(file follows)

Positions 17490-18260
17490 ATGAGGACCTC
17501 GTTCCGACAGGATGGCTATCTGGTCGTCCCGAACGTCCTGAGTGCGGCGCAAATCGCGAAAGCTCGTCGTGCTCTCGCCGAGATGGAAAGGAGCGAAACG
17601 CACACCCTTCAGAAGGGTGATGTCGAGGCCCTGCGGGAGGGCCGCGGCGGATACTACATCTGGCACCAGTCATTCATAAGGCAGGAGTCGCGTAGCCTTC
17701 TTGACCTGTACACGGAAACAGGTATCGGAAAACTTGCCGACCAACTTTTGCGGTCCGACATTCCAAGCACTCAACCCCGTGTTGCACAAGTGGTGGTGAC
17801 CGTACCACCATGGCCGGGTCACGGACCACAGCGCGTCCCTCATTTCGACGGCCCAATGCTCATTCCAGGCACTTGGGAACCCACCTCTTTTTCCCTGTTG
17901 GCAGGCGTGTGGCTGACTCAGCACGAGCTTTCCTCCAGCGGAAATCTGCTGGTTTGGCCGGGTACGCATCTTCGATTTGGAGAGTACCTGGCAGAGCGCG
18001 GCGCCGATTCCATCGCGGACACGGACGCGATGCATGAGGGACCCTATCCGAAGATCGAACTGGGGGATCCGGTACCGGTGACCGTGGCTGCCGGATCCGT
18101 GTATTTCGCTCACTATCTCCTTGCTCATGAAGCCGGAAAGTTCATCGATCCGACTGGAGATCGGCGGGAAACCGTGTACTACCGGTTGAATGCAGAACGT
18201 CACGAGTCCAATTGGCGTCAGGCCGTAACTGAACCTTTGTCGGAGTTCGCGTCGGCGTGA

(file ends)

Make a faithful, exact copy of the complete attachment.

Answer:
Positions 17490-18260
17490 ATGAGGACCTC
17501 GTTCCGACAGGATGGCTATCTGGTCGTCCCGAACGTCCTGAGTGCGGCGCAAATCGCGAAAGCTCGTCGTGCTCTCGCCGAGATGGAAAGGAGCGAAACG
17601 CACACCCTTCAGAAGGGTGATGTCGAGGCCCTGCGGGAGGGCCGCGGCGGATACTACATCTGGCACCAGTCATTCATAAGGCAGGAGTCGCGTAGCCTTC
17701 TTGACCTGTACACGGAAACAGGTATCGGAAAACTTGCCGACCAACTTTTGCGGTCCGACATTCCAAGCACTCAACCCCGTGTTGCACAAGTGGTGGTGAC
17801 CGTACCACCATGGCCGGGTCACGGACCACAGCGCGTCCCTCATTTCGACGGCCCAATGCTCATTCCAGGCACTTGGGAACCCACCTCTTTTTCCCTGTTG
17901 GCAGGCGTGTGGCTGACTCAGCACGAGCTTTCCTCCAGCGGAAATCTGCTGGTTTGGCCGGGTACGCATCTTCGATTTGGAGAGTACCTGGCAGAGCGCG
18001 GCGCCGATTCCATCGCGGACACGGACGCGATGCATGAGGGACCCTATCCGAAGATCGAACTGGGGGATCCGGTACCGGTGACCGTGGCTGCCGGATCCGT
18101 GTATTTCGCTCACTATCTCCTTGCTCATGAAGCCGGAAAGTTCATCGATCCGACTGGAGATCGGCGGGAAACCGTGTACTACCGGTTGAATGCAGAACGT
18201 CACGAGTCCAATTGGCGTCAGGCCGTAACTGAACCTTTGTCGGAGTTCGCGTCGGCGTGA